The reason for GM buying SAAB – and FORD buying Jaguar- was Lexus – introduced in Detroit 1989 – I was there and watched it happen.

                  SAAB was not in decline in 1989 – it was waiting for decisions – and money, which the Wallenberg family was reluctant to supply.

                  • Rolf: Saab’s financials before GM stepped in were awful—life support status. Also, even the biggest fans of Saab here have acknowledged that Saab engineers were fixated on spending inordinate amounts of money on things like door handle designs, etc.—they had to be saved from themselves. Was GM a good steward of Saab? No, of course not. But there weren’t a lot of people banging down the door to “Save Saab.” And by the way, if someone at GM had the notion that buying Saab would stop any bleeding from the punch in the nose Lexus (and Acura) gave American luxury cars—they are even dumber than I thought. I never heard that there was a connection between GM wanting Saab and the emergence of Lexus. Knowing the limited intellectual capacity of GM’s leadership, it makes perfect sense though.

                    • That’s the first I’ve ever heard/read of Lexus factoring in either. I’ve talked to a few ex-GM and ex-dealer people who all, to a man, say the same things. Those people haven’t 1) known of my Saab fandom and 2) have no reason to lie. They all say:
                      – GM bought Saab because they thought luxury lines were the future for profit (not wrong) and because they thought they could get European prestige cheap
                      – They all admit that GM in many ways botched Saab…
                      – But they ALL say no one else was interested in buying Saab, that it was GM or close…
                      – Because they ALL also say stuff like, “We were a mess, sure, but we’ve never seen any clusterf**k remotely approaching the hot mess that was Saab.” Like Angelo said, they report that everything – the financials, the systems, the planning, everything – was awful.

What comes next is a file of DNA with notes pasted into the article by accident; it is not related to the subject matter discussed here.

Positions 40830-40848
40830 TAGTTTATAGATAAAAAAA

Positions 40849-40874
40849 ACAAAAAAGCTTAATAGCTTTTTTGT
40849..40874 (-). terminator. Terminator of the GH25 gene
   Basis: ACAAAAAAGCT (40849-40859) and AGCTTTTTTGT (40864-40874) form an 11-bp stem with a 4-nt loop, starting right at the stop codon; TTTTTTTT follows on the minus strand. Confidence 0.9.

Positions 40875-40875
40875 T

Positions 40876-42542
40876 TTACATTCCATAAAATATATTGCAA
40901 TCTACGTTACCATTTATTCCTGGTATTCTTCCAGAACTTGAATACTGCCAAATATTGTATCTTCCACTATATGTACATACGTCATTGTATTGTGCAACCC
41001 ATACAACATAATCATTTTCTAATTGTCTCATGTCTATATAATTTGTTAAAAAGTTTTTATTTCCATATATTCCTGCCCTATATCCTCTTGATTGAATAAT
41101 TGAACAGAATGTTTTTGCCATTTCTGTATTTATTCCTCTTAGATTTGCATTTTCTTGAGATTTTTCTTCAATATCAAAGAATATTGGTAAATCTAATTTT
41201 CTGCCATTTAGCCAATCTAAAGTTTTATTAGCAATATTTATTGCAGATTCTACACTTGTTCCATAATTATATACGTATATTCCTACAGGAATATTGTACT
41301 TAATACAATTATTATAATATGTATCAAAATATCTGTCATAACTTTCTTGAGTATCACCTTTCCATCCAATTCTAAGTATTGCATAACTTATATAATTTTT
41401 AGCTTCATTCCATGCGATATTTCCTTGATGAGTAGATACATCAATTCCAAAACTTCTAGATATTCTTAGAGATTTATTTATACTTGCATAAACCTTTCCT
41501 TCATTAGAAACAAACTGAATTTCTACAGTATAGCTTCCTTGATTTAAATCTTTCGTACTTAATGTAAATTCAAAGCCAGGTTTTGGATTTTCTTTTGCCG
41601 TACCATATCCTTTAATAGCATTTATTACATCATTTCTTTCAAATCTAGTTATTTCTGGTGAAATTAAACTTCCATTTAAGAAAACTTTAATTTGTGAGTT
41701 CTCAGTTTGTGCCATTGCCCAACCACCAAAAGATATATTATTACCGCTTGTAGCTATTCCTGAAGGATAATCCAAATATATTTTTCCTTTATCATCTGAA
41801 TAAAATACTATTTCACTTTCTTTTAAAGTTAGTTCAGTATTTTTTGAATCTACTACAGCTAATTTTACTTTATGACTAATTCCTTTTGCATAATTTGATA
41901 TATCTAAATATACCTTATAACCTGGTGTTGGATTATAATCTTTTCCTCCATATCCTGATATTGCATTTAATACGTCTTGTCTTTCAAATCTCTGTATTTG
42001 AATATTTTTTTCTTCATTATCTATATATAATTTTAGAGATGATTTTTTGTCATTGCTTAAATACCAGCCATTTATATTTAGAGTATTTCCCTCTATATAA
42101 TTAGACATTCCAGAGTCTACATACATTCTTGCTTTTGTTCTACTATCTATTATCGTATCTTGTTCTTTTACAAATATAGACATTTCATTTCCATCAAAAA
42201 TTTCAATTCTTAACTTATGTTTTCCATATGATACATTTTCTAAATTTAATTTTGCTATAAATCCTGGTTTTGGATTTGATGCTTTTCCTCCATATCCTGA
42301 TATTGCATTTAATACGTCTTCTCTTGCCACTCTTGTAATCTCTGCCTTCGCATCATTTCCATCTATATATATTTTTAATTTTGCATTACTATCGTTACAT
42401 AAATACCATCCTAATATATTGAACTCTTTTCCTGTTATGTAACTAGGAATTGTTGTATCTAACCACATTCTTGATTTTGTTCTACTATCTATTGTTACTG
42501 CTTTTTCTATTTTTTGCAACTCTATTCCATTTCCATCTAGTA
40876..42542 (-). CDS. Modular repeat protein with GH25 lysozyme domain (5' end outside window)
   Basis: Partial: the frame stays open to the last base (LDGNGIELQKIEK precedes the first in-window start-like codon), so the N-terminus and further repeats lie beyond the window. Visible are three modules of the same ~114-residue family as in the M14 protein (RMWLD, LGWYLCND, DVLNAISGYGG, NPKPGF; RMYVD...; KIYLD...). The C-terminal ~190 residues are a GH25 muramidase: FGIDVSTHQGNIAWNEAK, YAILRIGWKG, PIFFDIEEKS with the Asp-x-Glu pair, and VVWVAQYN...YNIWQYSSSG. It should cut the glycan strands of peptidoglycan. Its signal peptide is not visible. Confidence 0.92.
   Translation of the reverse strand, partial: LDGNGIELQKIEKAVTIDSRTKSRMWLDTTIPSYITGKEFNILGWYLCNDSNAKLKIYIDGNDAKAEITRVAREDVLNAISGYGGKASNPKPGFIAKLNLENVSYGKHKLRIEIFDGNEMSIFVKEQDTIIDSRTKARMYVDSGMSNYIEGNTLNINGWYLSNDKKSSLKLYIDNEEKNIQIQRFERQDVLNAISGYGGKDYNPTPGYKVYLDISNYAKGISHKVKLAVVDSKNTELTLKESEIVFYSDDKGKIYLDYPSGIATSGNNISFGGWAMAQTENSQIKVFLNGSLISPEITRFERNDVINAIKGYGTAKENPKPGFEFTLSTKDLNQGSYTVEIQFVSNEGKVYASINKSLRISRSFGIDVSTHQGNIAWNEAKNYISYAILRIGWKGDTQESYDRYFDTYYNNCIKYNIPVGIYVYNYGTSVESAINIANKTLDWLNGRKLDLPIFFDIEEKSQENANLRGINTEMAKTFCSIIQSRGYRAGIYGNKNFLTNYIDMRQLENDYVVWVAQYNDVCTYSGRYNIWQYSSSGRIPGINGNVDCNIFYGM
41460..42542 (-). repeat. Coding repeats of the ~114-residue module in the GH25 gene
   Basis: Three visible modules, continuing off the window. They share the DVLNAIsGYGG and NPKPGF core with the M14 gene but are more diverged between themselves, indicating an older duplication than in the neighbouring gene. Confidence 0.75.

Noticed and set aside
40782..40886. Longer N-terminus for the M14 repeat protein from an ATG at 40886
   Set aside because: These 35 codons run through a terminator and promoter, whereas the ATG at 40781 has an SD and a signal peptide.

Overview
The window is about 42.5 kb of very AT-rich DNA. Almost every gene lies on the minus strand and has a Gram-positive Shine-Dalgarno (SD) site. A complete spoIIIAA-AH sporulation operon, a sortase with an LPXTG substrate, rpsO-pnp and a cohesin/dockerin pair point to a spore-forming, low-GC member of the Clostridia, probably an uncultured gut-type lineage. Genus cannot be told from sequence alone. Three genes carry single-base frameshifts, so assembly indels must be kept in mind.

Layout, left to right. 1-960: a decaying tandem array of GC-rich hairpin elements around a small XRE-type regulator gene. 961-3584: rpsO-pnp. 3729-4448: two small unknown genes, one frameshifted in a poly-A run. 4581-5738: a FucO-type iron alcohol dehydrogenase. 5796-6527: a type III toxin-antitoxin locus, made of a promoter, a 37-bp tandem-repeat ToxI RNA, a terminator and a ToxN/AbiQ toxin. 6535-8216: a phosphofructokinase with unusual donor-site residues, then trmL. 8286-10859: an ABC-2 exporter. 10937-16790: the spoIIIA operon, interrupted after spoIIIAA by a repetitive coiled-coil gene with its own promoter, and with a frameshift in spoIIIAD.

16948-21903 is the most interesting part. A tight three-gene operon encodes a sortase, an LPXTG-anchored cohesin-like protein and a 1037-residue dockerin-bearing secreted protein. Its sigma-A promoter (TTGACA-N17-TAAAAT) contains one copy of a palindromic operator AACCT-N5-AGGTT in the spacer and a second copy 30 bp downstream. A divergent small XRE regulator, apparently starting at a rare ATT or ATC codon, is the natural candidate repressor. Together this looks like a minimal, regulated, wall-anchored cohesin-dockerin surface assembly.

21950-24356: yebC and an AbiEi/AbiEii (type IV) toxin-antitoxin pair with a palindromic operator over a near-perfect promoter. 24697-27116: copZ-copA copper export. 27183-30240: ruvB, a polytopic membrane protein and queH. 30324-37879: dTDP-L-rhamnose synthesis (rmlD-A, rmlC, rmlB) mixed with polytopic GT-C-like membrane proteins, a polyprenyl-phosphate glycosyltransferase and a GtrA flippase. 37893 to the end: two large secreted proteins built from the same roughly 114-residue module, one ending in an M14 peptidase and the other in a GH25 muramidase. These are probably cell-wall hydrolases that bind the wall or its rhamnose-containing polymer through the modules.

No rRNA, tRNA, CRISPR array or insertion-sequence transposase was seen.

– They all also said things like, while Saab had some really good people, somehow the whole was far, far less than the sum of the parts…
                      – They say too that everything GM tried, hands-off, hands-on, no-hands, all-hands… Every approach failed.
                      – They all say it was kind of a synergy disaster. Saab’s strengths and messes and GM’s strengths and messes meshed in a way that made the end result 100 times worse…
                      – All the ex-dealer folk I have talked with had the most viscous criticism, mosted aimed at Saab USA, which they portrayed as less than incompetent.
                      – One person I talked to who used to be involved in planning told me that the Swedish home office just was never really able to define for them with crystal clarity just what a Saab *really was* in the market, which frustrated him to no end…

                      Again, all points I’m sure many would debate, but it was clear to me there we no “good guys” or “bad guys” here but just people and groups with strengths and weakness that just were probably fatally incompatible.

                      And, for as much as I love Saab, the reason I think they’re not coming back is that I’m not sure in the late 2000-teens how one would define Saab exactly in a way that’s novel for the marketplace. Forget how Volvo’s doing in China, they’re nosediving in the US and, while that new XC90 is gettin great reviews, I want to see how many people will really pay the kind of money it will command instead of buying higher prestige metal.

                    • liari: All very well stated and I’ve heard similar things. One theme I’ve heard repeated—as I pointed out in my post—is that some of the Saab engineers and executives refused to make even practical concessions on cost cutting measures. Everyone here might stand up and say “GM was trying to cheap out on Saab, we want great Saabs, not GM Saabs.” Well the problem with that is most of these people are driving old, used Saabs and wouldn’t lay out the extravagant money that the cars started to cost. Cutting things that really wouldn’t make a difference in safety and performance—-and pricing the cars lower—-might have been a necessary evil. Like I said, I heard they were obsessing over stupidity—and fighting with GM for more and more money to develop things that most drivers/owners and more importantly, prospective new customers—would even notice. That’s just stupid. You ask about the XC90 and my guess is that those will sell in August, with dealers dropping the price by almost ten thousand dollars. That has always been the pattern with Saab and Volvo—-once the thousands start to shed and the car is at least $6000.00 below sticker, customers come out in greater numbers. Meanwhile, BMW is getting full sticker and in some cases over sticker for their cars. And yes, “hot mess” describes pre-GM Saab in the last couple years. They were in deep, deep trouble and there’s no real evidence that anyone else had the money AND interest to step in as GM did. Then GM kept things running year after year. Muller couldn’t step up enough to save Saab—and NEVS just made things much, much worse.